Abiotic and biotic filters may play differential roles in the plant community organization along forest succession in abandoned fields. However, little is known about how life stage-specific filters influence species replacement during succession. We approach this issue by analyzing changes in community attributes (abundance, species density, species diversity, species composition) and the phylogenetic structure of shrubs and trees at different life stages during the old-field succession of a seasonally tropical dry forest (TDF) in Western Mexico. We raised two main questions: (1) How different are the trajectories of change in community attributes and phylogenetic structure along succession for shrub and tree species at different life-stages? (2) Do different stage-specific trajectories result from differential filtering mechanisms? We used a chronosequence of abandoned pastures and forest sites, classified in five successional categories (with three sites each): Pasture (< 1.5 years fallow age), Early (3.5–5.5 y), Mid (6–8 y), Advanced (13–15 y), and Old-Growth Forest. Identity and abundance of species were recorded at five life stages: seeds in the top soil layer, seedlings (plants emerged from seeds, 10–100 cm height), resprouts (plants emerging from buds in roots or stumps, 10–100 cm height), juvenile [shrubs and trees > 100 cm height and < 2.5 cm diameter at breast height (DBH)], adults (shrubs and trees with DBH ≥ 2.5 cm). Additionally, we quantified the phylogenetic mean parwise distance (MPD) among species, and analyzed the phylogenetic community structure, for each successional category and life stage. We found that early in succession the resprout stage was more abundant and diverse than the seedling stage, while the inverse occurred late in succession. Along the first 15 years of succession, the seedling stage showed a clumped phylogenetic structure (with a strong dominance of legume species), while the resprout stage tended to have an overdispersed one (with species from a wide range of clades). Also, community attributes of the juvenile and adult stages approached those of the old-growth forest, and in both stages the phylogenetic structure changed from clustered to random. Overall, our results suggest that the assembly of shrub and trees communities along succession resulted from a combination of abiotic filtering processes, operating mostly on seedlings (selecting primarily legume drought-tolerant species), and biotic filtering processes, operating mostly in resprouts (generating a taxonomic and phylogenetically diverse regenerative pool). The implications of these results for the management of secondary TDF in human modified landscapes are discussed.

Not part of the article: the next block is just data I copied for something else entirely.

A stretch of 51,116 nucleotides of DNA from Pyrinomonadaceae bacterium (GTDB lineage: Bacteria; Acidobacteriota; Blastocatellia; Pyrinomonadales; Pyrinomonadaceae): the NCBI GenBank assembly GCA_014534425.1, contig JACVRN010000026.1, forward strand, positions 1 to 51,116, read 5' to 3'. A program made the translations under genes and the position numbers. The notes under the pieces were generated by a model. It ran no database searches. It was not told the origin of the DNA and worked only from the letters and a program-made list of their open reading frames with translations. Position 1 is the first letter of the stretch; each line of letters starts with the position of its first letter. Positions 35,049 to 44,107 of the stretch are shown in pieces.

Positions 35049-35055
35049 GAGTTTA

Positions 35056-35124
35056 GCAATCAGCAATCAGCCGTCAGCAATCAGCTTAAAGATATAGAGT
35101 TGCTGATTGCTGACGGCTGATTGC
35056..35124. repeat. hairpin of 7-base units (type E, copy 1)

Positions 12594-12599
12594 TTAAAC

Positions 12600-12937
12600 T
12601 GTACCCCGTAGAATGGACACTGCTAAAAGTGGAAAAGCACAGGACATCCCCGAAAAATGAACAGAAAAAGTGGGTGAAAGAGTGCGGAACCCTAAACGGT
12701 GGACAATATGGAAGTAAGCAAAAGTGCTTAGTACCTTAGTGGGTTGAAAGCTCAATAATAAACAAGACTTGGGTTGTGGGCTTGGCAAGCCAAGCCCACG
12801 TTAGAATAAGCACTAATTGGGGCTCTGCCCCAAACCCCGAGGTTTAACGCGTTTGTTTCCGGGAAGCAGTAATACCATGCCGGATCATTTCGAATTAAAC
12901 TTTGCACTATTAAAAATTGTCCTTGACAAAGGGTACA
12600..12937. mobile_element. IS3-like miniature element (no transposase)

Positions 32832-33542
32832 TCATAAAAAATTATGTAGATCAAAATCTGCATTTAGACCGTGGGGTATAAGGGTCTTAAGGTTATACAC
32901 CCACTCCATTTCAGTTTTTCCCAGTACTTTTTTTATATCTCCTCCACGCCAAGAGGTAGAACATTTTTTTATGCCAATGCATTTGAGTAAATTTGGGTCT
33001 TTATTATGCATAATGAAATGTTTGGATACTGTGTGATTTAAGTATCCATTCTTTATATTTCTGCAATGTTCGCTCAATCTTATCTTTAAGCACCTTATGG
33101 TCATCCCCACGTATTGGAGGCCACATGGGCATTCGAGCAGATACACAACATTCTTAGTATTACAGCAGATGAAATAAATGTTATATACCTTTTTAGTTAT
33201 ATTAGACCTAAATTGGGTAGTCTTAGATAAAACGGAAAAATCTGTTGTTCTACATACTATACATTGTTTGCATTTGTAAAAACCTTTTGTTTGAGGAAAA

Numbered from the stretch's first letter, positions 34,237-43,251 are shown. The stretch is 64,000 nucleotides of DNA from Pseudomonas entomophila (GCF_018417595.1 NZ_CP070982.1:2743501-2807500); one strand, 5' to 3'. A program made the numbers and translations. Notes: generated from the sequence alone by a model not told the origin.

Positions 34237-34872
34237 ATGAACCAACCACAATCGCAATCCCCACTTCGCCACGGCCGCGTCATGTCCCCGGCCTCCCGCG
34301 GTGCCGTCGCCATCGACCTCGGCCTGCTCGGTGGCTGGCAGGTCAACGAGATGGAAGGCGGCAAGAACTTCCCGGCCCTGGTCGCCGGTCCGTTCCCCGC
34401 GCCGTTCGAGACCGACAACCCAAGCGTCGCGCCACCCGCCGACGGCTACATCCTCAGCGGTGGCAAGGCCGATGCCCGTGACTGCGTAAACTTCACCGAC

- Assembly mechanisms
- Drought tolerance
- Forest regeneration and management
- Phylogenetic structure and diversity
- Species replacement